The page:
November 29, 2007


Bolcom: Complete Works for Cello—Capriccio; Cello Suite No. 1 in C Minor; Décalage; Dark Music; Cello Sonata. Norman Fischer, cello; Jeanne Kierman, piano; Andrea Moore, timpani (in Dark Music). Naxos. $8.99.

Thomson: The Plow that Broke the Plains; The River. Post-Classical Ensemble conducted by Angel Gil-Ordóňez. Naxos. $8.99.

      There’s no easy way to explain what “American classical music” is. Any definition has to encompass everything from Ives to Cage to Copland – and, more to the point here, has to include William Bolcom, whose multiplicity of styles is such that he is practically a musical nation unto himself. One would be, in fact, almost as hard-pressed to identify a “Bolcom style” as to choose a single description for “American style.” Like the nation, he is all over the place. Bolcom has written only five works for cello – although his decision to call his Cello Suite “No. 1” indicates that he expects there to be more – and all are played with fervor and enthusiasm by Norman Fischer on this new Naxos CD, ably abetted by Jeanne Kierman in the pieces requiring piano. Fischer adapts, seemingly without effort, to the wide variety of styles here. Capriccio (1988) is a pleasant work containing aspects, according to Bolcom himself, of Milhaud and Brahms; yet it sounds like neither. A bit like a suite, a bit like a four-movement sonata, Capriccio has an especially attractive finale in “Brazilian Tango Tempo.” The fact that the Cello Suite No. 1 (1996) bears an actual key signature invites comparison, at least structurally, with the solo suites of Bach, but there is nothing of the Baroque about it. This is a mostly dark work, fully exploiting the lower reaches and emotional depths of the cello. It is based on the stage music for Arthur Miller’s tragic play, Broken Glass, but has little theatricality about it – although it does require considerable virtuosity. Décalage (1961-1962) comes from an entirely different sonic world – that of Pierre Boulez (again according to Bolcom). It is spare if not quite minimalist music, although not, in truth, among Bolcom’s more memorable works. Dark Music, however, is memorable, and quite unusual. Written in 1970, it combines the sonic worlds of cello and timpani; is played softly almost throughout; and has a darkly distinctive sound that is quite unmistakable – and quite unlike anything else by Bolcom. As for the Cello Sonata (1989), it is in some ways the most traditionally “classical” of all these pieces, laid out in three-movement form and being distinctly reminiscent of Brahms. The central “Adagio semplice” is especially lovely and thoroughly Romantic, although the work as a whole does not come across as sounding like anything from the 19th century. But neither does it, or anything else on this CD, have a “Bolcom sound” – each work here has one of the Bolcom sounds.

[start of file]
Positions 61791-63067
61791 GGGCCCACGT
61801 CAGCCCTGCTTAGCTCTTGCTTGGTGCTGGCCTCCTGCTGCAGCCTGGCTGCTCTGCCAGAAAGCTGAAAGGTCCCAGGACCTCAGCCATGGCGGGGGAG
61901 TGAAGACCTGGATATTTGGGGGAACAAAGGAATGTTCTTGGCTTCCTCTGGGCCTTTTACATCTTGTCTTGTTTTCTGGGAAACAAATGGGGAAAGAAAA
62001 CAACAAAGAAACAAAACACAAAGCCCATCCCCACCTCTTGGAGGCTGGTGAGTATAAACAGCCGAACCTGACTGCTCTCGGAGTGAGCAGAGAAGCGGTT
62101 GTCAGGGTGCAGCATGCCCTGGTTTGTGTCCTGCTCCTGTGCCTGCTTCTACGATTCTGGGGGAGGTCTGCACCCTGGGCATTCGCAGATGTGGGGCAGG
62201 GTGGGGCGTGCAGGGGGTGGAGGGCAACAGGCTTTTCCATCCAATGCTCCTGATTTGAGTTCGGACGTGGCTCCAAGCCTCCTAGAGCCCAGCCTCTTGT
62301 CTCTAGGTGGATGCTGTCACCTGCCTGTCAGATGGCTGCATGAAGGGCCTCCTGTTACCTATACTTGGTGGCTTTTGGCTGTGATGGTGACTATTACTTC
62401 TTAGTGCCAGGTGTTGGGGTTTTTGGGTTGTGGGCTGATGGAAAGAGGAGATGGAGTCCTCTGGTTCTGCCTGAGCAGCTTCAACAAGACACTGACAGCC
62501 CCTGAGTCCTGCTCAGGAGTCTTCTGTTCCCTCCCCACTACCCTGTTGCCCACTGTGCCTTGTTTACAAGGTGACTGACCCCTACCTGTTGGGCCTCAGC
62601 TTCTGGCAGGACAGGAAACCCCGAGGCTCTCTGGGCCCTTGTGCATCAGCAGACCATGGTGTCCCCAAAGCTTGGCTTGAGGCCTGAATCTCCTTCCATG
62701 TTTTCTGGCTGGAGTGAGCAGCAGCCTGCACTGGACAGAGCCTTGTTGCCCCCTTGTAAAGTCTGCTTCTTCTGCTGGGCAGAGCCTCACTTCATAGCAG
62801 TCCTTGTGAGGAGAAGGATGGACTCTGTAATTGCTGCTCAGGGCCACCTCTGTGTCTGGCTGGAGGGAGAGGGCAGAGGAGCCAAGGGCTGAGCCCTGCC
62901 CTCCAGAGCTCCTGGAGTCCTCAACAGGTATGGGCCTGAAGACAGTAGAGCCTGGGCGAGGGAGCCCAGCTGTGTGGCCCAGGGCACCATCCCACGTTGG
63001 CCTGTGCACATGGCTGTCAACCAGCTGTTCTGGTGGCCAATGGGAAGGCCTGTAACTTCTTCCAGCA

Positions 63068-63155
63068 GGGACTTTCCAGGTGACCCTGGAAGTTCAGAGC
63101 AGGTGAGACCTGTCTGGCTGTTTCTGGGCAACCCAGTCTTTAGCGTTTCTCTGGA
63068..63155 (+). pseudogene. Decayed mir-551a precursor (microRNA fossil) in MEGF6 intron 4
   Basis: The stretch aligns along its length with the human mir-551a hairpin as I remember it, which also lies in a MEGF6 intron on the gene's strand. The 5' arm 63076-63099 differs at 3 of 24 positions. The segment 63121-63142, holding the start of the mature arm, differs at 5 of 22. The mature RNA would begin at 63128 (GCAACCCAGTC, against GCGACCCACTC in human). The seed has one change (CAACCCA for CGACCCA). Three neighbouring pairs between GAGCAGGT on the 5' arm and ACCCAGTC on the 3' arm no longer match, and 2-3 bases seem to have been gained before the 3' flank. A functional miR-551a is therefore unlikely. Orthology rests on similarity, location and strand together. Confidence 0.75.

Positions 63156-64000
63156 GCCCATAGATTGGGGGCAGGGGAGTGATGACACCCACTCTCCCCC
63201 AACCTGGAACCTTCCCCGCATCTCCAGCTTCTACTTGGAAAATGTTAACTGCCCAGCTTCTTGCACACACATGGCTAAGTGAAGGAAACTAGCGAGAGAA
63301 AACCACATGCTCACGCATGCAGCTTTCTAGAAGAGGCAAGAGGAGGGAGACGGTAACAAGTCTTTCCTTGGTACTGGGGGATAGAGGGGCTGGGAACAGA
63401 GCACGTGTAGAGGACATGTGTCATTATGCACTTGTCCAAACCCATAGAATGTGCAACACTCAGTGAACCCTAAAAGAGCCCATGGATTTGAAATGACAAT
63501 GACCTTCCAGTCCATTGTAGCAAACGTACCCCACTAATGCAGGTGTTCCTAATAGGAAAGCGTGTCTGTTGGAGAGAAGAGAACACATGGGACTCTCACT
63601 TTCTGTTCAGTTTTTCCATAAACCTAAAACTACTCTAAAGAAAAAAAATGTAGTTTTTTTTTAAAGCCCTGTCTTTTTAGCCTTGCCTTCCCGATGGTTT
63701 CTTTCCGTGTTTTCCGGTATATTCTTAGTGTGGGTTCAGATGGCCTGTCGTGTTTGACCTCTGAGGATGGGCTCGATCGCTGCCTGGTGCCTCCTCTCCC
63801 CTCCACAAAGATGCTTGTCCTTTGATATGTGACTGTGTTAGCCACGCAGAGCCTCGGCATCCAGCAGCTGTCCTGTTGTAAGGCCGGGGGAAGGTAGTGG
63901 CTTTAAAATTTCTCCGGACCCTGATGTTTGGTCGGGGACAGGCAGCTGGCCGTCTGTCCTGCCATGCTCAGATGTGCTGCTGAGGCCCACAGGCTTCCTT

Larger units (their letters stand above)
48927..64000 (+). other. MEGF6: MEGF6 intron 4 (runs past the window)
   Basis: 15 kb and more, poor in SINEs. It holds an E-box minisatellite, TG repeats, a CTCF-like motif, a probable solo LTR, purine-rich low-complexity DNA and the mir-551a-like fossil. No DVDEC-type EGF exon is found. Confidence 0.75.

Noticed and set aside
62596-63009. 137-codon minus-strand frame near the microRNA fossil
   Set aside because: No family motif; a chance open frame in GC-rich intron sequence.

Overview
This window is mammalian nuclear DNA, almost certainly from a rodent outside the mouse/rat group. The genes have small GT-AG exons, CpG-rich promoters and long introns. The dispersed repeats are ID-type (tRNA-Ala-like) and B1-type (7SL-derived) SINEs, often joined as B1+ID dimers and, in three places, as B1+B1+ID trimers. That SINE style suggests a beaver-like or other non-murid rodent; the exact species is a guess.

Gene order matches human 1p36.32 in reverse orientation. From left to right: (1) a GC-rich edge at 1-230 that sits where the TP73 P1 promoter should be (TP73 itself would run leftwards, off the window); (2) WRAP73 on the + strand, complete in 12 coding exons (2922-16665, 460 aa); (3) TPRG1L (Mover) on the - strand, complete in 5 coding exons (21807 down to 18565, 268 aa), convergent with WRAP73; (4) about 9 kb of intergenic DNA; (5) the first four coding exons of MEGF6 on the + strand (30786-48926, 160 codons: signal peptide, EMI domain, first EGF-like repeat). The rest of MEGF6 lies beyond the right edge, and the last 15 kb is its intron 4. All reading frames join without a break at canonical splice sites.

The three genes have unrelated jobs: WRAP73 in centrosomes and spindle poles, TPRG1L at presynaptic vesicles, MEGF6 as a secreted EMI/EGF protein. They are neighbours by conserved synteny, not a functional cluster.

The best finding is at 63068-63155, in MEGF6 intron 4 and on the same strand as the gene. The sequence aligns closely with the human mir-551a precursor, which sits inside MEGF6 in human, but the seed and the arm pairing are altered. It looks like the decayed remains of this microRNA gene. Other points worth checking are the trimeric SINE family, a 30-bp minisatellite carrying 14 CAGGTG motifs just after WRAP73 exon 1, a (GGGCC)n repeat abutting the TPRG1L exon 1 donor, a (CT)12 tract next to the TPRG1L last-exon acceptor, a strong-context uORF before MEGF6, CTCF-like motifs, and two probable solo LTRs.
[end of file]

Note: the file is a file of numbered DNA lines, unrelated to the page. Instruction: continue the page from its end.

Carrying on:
Virgil Thomson’s sound is somewhat easier to identify, particularly in his scores to the two New Deal propaganda films, The Plow that Broke the Plains (1936) and The River (1937). Forthright, easy to follow, gently witty and ironic, Thomson’s music could be called proto-Copland: it in fact influenced Copland’s later use of folk motifs and simple, approachable harmonies. It is unfair to judge Thomson, whose opera Four Saints in Three Acts is deliciously anarchistic, by these establishmentarian scores for movies designed specifically to promote Franklin D. Roosevelt’s plans and policies. There are a few interesting pieces here: “Cattle” and “The Homesteader” from Plow are especially good, and that film’s finale, a sad habanera that accompanies the exodus of settlers from farms devastated by the huge dust storms of the Depression, is effective. But in the absence of visuals, the majority of the music for Plow, and practically everything in River, falls rather flat. Plow is the story of the transformation of the Great Plains from grasslands to huge wheat fields, of the hopes tied to farming, and of the environmental destruction that resulted from misuse of the land – problems that the New Deal promised to correct. The River is essentially an argument for taming the Mississippi – it advocates dam building and flood management that have proved, decades later, to be disastrous. Naxos has made the films, with these same well-crafted performances by the Post-Classical Ensemble under Angel Gil-Ordóňez, available on DVD, and that would probably be a better choice for anyone interested in seeing the context within which Thomson created this music. On its own, the CD gets a (+++) rating, as much for its historical interest and the implicit warning about government hubris that it contains as for any significant value of the music itself.

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